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Author: Subject: Presence of traces iron oxide minerals in limestone
Eddygp
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[*] posted on 31-8-2013 at 10:42
Presence of traces iron oxide minerals in limestone


I have been observing near where I live many CaCO3 rocks with what looks like alpha-Fe2O3 strips inside. Breaking a small rock with this pattern at each side of the strip, i have noticed a layer of colourless crystals on each side of this formation. These crystals are insoluble in water, non-reactive with acid and apparently orthogonal. I am thinking about how to test it for sulphates (bearing in mind that a BaCl2 solution can be useless because of the insoluble nature of this crystal), silicates or even oxides, because most wet methods may be inefficient.

So three main questions in mind:

1. - Does anyone know why this α-Fe2O3 formation is present always in the same way in limestone?
2. - Might it be Fe3O4 instead? (doubtful, because of the reddish colour)
3. - Can anyone suggest a test for anions and cations for this crystal layer, or have a guess?

Photos soon.


[Edited on 31-8-2013 by Eddygp]




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[*] posted on 31-8-2013 at 11:08


What you describe sounds to me like <a href="http://www.mindat.org/min-26645.html" target="_blank">manganese dendrites</a> <img src="../scipics/_ext.png" />; commonly found in limestone. A simple test with 3% H<sub>2</sub>O<sub>2</sub>(aq) should distinguish them.

<img src="http://www.mindat.org/photos/0702938001268566787.jpg" width="400" />
(color varies from light brown to black)

I have a couple specimens in my collection; one purchased, one found. I'll try to get some photos on a sunnier day.




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[*] posted on 31-8-2013 at 11:27


No, I'm quite sure that it is not a dendritic mineral. It looks like many iron oxide crystals have formed inside some sort of groove in the rock, or two different iron-coated limestone rocks have crushed together down in the crust.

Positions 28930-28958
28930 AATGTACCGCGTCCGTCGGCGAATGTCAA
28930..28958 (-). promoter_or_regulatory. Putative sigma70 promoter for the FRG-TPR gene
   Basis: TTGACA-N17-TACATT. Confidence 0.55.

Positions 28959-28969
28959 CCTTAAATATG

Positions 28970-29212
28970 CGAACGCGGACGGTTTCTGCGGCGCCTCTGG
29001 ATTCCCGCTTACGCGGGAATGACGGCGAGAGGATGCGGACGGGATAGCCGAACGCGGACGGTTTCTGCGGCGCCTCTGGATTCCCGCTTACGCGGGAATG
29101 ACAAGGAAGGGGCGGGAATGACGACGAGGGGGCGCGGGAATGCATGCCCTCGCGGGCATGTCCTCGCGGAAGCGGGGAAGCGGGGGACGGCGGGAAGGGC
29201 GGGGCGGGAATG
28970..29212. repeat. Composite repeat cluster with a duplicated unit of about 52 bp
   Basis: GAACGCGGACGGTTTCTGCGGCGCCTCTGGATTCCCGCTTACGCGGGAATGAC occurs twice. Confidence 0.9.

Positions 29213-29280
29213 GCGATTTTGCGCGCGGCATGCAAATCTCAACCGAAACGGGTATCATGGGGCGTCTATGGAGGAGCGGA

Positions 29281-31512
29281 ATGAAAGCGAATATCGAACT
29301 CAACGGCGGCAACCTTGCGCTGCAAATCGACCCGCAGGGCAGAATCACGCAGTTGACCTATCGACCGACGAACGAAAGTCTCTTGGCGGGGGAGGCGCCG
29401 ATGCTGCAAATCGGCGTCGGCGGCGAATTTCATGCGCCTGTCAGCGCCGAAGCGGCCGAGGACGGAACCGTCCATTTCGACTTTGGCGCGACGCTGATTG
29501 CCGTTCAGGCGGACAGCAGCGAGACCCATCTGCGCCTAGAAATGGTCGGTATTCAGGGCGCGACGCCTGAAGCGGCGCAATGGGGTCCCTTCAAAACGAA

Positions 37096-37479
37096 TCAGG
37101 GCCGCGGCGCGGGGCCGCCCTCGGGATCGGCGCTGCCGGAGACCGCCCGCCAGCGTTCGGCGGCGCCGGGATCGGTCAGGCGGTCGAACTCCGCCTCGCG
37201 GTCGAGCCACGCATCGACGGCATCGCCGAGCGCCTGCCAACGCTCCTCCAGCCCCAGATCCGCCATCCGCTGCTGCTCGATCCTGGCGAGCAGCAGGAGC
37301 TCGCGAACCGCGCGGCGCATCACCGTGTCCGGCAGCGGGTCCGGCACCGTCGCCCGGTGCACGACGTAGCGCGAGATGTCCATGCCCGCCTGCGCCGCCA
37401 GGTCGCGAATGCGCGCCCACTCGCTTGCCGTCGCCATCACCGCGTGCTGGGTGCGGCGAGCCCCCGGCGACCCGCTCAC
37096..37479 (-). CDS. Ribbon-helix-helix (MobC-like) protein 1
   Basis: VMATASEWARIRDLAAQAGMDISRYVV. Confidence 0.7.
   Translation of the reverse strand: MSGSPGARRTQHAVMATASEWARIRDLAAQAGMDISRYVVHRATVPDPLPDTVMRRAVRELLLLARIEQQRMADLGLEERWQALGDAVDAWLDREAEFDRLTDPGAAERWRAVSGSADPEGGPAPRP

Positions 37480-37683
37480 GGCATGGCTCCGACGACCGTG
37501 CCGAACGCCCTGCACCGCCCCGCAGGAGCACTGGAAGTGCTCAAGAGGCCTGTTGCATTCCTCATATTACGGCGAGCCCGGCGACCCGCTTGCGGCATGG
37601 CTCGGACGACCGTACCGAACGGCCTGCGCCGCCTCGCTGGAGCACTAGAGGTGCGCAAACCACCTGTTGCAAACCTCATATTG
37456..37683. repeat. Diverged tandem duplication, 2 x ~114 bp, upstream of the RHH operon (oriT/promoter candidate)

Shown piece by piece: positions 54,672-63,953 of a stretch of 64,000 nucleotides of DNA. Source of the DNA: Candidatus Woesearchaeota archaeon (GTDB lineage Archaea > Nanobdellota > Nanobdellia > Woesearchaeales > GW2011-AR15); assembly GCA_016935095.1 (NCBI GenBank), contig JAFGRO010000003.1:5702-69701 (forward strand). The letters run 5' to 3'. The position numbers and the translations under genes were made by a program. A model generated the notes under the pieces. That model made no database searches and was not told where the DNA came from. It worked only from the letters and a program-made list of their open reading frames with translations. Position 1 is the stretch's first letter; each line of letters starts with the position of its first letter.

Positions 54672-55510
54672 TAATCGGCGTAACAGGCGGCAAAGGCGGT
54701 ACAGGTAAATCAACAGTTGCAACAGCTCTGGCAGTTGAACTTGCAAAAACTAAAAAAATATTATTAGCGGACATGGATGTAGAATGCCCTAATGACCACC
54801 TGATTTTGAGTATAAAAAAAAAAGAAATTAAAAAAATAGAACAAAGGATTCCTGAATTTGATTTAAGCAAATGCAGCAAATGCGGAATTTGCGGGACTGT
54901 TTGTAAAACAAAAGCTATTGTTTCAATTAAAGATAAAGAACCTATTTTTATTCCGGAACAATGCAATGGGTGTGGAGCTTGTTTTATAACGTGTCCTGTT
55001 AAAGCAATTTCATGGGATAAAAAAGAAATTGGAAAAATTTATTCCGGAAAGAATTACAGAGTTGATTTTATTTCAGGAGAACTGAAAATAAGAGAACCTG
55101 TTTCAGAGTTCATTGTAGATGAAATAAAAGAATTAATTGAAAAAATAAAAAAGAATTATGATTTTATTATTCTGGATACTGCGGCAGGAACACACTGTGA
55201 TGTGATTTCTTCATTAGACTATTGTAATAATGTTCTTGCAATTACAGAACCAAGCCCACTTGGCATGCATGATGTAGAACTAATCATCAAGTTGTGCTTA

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[*] posted on 31-8-2013 at 11:58


if these crystals are silicates, they will dissolve in or at least be etched by hot conc. NaOH or KOH. but so will some other stuff like alumina and zinc.

HF is another thing to try, if you're careful.

you might try digging one out and doing a flame test.
HCl will dissolve the calcium carbonate holding it in place.



[Edited on 2013-8-31 by ElectroWin]
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[*] posted on 31-8-2013 at 12:02


Download survival chem here:

http://hclo3.weebly.com/others.html

The bead test rocks, and then the silver-sulphur test is a good choice.

Get some monosodium phosphate and borax.




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[*] posted on 31-8-2013 at 13:16


Excellent work plante. He might read these books:

http://books.google.com/books?id=iF7wAAAAMAAJ&pg=RA1-PA7...

http://books.google.com/books?id=1RwlAQAAIAAJ&pg=SL4-PA4...

Water (bearing minerals) flowing through limestone commonly leaves iron deposits. If I had to guess Fe is most likely what is being seen. Don't overlook Manganese as well.





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[*] posted on 31-8-2013 at 13:41


Thank you! So it can be iron oxide due to some sort of reaction with the limestone (which left those colourless crystals as a result, probably?) while flowing diluted in water. Interesting books there, IrC.
I'm checking that page right now, plante. Let's see what I can do with these crystals once I get them again as I have lost my previous sample. Tomorrow I will begin to analyse those minerals.




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[*] posted on 31-8-2013 at 14:04


Iron does all sorts of interesting geochemical tricks when in solution.

Here are some photos I took of iron staining in a porous calcite-cemented quartz sandstone in Interstate State Park, MN.
<table><tr><td valign="middle">DSCN0856.jpg - 544kB</td><td valign="middle">DSCN0857.jpg - 584kB</td><td>DSCN0860.jpg - 853kB</td></tr></table>I thought I had something more relevant to add, but I just lost my train of thought. Sorry.




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[*] posted on 31-8-2013 at 14:56


Next time you go bfesser take that counter. The best Carnotite rocks I have look nearly identical to the rock in the third pic. In the other thread I forgot to mention sandstone, I think I just used the general term sedimentary rock.




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[*] posted on 31-8-2013 at 17:06


Thanks for the tip, <strong>IrC</strong>. I plan to carry my geiger counter on <em>all</em> future geology excursions&mdash;even if only to map background CPM with GPS. :)

[edit] Being a MN State Park, I couldn't collect specimens, of course. But it would be neat to find them, regardless.

[Edited on 1.9.13 by bfesser]




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[*] posted on 2-9-2013 at 13:51


If I dissolve this sample in HCl and it did contain iron(III) oxide, this would also dissolve yielding a solution of everything... and losing the possibility of getting the compound.

EDIT: Attached a photo to this post. It's just a small sample of a big white rock with that brownish-reddish line from side to the other as well as some other minor ones.